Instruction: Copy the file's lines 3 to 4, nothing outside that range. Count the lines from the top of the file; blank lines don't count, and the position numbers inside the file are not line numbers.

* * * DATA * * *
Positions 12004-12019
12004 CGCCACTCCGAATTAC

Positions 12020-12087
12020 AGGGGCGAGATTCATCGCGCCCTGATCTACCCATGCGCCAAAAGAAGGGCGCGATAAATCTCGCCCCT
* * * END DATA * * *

Positions 12020-12087
12020 AGGGGCGAGATTCATCGCGCCCTGATCTACCCATGCGCCAAAAGAAGGGCGCGATAAATCTCGCCCCT